The paragraph sets into motion something like, “what was once good is now bad,” or “things in two different states, one preferable to the other” (as, in another example, that waiter, looking out at the (empty) square, as if longing for customers). There’s also that interesting moment when the ongoing description of the way things usually are suddenly leaps into the present moment (at “It was raining”) and the film, so to speak, starts to run.
Story Club runs best on your support.
The short story is, by its nature (like a joke) meant to be efficient. If something is in there, we assume that it has earned its way in. It’s doing some essential work. The story is better with it than without it.
So, an expectation has been raised: we expect this opening paragraph to “speak to” or “shed light on” or “be in relation to” the rest of the story, in a way that seems non-random (i.e., poetic).
(Otherwise, Hemingway could have cut this first graf and just started the story with whatever is going to come next. The fact that he didn’t do it makes the inherent claim that the paragraph is essential. )
Now, let’s (finally!) look at the next (second) paragraph, which is:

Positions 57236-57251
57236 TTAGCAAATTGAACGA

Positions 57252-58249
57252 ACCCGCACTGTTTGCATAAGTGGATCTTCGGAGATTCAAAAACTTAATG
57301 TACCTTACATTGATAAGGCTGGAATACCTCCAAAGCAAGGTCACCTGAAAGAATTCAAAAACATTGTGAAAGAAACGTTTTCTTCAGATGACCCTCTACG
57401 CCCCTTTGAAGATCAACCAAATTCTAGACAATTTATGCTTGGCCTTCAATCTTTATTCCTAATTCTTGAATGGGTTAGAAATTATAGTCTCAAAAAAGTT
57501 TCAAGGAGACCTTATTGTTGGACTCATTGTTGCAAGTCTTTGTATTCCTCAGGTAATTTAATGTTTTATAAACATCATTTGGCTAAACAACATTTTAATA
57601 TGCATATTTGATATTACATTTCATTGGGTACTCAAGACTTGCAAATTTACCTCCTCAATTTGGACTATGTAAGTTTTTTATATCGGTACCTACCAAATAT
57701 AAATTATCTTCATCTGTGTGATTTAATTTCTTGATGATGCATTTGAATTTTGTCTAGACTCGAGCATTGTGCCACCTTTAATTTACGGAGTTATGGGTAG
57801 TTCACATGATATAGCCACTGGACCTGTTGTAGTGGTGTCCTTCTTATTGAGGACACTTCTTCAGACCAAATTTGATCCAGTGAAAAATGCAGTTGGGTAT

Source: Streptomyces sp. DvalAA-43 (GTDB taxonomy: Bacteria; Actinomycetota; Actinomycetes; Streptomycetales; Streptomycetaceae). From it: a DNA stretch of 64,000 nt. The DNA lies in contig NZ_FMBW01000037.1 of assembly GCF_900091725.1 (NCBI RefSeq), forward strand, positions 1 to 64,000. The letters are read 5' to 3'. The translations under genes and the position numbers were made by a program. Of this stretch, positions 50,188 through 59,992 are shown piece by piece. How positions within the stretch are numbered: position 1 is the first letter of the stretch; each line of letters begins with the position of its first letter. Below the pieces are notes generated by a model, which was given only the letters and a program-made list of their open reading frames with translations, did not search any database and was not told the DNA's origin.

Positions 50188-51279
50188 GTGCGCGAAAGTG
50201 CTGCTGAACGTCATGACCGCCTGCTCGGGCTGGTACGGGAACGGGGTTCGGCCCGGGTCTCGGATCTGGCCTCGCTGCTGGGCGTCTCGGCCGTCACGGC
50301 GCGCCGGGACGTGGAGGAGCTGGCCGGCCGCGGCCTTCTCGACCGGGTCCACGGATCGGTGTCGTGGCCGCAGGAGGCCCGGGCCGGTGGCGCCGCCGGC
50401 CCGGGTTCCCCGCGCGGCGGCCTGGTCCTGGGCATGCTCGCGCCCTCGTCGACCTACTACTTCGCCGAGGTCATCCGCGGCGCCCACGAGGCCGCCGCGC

The American wife stood at the window looking out. Outside right under their window a cat was crouched under one of the dripping green tables. The cat was trying to make herself so compact that she would not be dripped on.
Now we’re able to attribute that first paragraph to someone: this “American wife” is the one who was seeing all of that and describing it to us – we are looking out that window through her eyes. (A question for later, once we get further into the story - is that first paragraph coming from her point-of-view? Or that of an omniscient narrator? We can’t answer yet, since we don’t know her.)
In every moment as we read, we are noticing details, details that say to us, in effect: “I hope to be meaningful.” In a perfect story, every detail is telling, if only in the lightest, most associative way; every detail has been chosen (although not necessarily by the rational mind, and this choice may not even have been noticed by the writer as she made it). Each time the writer specifies something, we add it to our evolving notion of the story.
So, in the second paragraph, what do you notice? That is, what new stuff has been introduced into the fabric of the story?
(You might take a little pause here, and write a bit in your notebook, or take a walk and think about it, before I give my take on it.)